Summary: Faith is marked by a paradox. Sometimes we appear to lose in order to win!
Two Faces of Faith - the Crown and the Cross
Text: Hebrews 11: 13, 32-40; 12: 1-3
What an inspiration to faith we’ve found in this 11th chapter of Hebrews! It’s one of the great passages of the Bible, worthy of a commitment to study and meditation. I hope you that the Word has fired up your faith. In these messages we’ve met --
∙ Abel whose faith caused him to offer a pleasing sacrifice to God.,
∙ Noah whose faith led him to believe God’s command and to build an ark which saved his family,
∙ Abraham, the father of the faithful, who clung to the promises of God when impossibilities were all that he could see on life’s horizon,
∙ Moses, whose faith led him to seek the eternal treasures of heaven without a single glance backwards at the treasures of Egypt where he had been a prince!
In the great stories of the parting of the Red Sea and the destruction Jericho, we learned that God led His people into places where all they could do was look up... and see His deliverance. And when they responded in faith, they saw God working mighty miracles on their behalf. My prayer that is you have looked up often this week.
The greatest evidence of a living faith is an ongoing dialogue with God. IF we love and trust Him, we will inevitably share our lives and needs with Him. IF faith is just a concept, a novel idea to us, we will have to be reminded and prompted to prayer and praise. Have you turned to Him often this week, praying as naturally as you breathe? By that measure, are you a person of faith?
In our final message on faith, we come to the paradox of faith – that which seems to find no response from heaven. In the text that we will read in a moment, we learn that there were people of great faith whose prayers for deliverance were not met with a spectacular miracle. It’s easy to trust God when the sea is parting, when the walls are falling, when His voice is clearly coming through to our spirit. But what about those days when He falls silent?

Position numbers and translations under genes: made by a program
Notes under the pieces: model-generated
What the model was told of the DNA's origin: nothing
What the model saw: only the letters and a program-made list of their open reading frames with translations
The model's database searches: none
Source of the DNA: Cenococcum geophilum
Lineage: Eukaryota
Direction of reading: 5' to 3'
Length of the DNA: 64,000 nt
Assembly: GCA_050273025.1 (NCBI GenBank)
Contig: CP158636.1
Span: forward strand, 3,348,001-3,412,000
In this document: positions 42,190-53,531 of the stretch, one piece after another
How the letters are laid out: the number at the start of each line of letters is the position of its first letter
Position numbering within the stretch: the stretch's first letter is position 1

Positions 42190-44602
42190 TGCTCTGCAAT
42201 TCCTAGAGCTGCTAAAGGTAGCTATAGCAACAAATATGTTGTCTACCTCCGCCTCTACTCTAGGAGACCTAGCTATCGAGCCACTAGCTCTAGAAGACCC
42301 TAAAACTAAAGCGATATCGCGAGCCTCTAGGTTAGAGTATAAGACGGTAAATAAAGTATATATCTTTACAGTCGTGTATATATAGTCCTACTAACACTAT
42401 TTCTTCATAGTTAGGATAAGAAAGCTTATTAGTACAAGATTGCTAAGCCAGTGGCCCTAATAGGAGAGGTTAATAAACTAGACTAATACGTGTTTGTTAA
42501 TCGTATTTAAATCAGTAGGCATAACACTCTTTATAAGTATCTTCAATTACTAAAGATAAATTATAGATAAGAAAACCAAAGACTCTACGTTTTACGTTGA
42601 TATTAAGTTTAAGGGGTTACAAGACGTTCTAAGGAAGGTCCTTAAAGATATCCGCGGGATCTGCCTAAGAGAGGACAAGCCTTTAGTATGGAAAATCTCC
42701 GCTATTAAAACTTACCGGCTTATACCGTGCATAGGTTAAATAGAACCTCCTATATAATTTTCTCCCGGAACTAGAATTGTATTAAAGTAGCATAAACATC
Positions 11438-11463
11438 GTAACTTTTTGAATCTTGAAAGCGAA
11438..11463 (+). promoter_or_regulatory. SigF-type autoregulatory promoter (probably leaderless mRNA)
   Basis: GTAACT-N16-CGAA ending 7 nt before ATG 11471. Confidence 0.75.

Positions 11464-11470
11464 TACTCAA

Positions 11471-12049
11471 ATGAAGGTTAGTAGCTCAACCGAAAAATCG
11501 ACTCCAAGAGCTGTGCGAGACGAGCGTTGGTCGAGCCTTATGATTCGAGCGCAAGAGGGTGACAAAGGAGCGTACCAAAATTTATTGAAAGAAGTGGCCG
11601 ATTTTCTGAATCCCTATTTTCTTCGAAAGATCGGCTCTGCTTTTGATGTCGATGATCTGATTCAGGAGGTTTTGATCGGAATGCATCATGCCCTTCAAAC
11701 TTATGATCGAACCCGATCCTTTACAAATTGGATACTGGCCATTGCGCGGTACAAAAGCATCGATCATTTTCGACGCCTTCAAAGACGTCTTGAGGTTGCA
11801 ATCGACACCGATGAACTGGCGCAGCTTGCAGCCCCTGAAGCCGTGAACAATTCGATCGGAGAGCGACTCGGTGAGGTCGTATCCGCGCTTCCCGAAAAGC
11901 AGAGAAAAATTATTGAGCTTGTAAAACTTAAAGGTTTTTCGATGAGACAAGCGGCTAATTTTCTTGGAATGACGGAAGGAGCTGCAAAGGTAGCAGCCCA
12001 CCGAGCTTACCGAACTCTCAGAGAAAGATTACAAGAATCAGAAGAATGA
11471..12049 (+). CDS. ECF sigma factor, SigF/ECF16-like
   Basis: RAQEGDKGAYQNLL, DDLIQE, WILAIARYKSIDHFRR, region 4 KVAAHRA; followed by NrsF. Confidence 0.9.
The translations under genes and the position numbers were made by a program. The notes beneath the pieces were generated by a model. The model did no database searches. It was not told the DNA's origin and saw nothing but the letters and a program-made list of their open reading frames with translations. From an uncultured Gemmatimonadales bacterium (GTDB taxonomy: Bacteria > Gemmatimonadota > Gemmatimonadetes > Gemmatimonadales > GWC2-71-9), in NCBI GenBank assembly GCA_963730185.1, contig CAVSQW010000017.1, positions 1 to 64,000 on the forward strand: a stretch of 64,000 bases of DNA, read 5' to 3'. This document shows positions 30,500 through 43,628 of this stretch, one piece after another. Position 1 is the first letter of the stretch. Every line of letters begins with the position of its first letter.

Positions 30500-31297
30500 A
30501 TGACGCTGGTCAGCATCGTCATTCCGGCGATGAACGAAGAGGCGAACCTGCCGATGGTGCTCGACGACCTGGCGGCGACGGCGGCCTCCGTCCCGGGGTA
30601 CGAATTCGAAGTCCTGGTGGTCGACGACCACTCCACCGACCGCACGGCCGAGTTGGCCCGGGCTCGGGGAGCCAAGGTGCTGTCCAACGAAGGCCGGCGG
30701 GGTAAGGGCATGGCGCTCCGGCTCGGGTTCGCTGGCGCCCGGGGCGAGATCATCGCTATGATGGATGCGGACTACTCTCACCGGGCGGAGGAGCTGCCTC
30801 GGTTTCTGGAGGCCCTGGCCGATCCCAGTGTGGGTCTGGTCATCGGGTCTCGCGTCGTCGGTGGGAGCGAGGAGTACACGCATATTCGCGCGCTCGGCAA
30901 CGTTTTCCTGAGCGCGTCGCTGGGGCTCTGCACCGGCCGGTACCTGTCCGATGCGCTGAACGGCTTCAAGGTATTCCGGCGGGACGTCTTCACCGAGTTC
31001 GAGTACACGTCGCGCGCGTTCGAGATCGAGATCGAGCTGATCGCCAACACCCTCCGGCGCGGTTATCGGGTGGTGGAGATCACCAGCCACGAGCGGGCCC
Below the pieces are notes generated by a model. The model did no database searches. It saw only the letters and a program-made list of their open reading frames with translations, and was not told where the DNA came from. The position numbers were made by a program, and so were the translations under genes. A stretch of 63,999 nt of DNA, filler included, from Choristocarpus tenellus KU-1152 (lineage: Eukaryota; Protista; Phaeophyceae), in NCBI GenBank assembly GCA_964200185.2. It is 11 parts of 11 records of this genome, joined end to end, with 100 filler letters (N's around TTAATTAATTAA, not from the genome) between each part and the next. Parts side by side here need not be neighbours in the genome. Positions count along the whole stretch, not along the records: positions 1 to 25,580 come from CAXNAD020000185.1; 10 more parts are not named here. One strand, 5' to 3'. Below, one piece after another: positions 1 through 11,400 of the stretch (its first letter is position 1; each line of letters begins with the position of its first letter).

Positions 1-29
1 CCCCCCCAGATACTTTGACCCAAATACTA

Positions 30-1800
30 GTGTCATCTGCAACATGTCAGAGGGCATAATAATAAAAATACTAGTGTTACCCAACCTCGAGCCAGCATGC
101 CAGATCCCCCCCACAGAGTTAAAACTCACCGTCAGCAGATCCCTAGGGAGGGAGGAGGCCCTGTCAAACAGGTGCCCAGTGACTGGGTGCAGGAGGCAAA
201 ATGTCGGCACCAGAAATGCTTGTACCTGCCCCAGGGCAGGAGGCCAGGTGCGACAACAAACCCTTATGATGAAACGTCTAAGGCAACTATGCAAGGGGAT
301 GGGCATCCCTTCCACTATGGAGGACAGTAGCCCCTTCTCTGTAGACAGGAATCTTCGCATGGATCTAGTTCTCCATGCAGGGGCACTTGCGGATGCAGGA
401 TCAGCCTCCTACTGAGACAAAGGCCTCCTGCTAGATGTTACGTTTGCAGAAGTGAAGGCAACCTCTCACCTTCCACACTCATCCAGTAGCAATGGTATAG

We can all identify with the Psalmist who wrote of God’s wonderful acts for others but who wonders where God is at the present. He, in a time of spiritual agony, cries... Psalm 44
We have heard with our ears, O God; our fathers have told us what you did in their days, in days long ago.
2 With your hand you drove out the nations and planted our fathers; you crushed the peoples and made our fathers flourish.
. . . 9 But now you have rejected and humbled us; you no longer go out with our armies. 10 You made us retreat before the enemy,
and our adversaries have plundered us. 11 You gave us up to be devoured like sheep and have scattered us among the nations.
. . .17 All this happened to us, though we had not forgotten you or been false to your covenant. 18 Our hearts had not turned back; our feet had not strayed from your path. 19 But you crushed us and made us a haunt for jackals and covered us over with deep darkness. 20 If we had forgotten the name of our God or spread out our hands to a foreign god, 21 would not God have discovered it, since he knows the secrets of the heart? 22 Yet for your sake we face death all day long; we are considered as sheep to be slaughtered.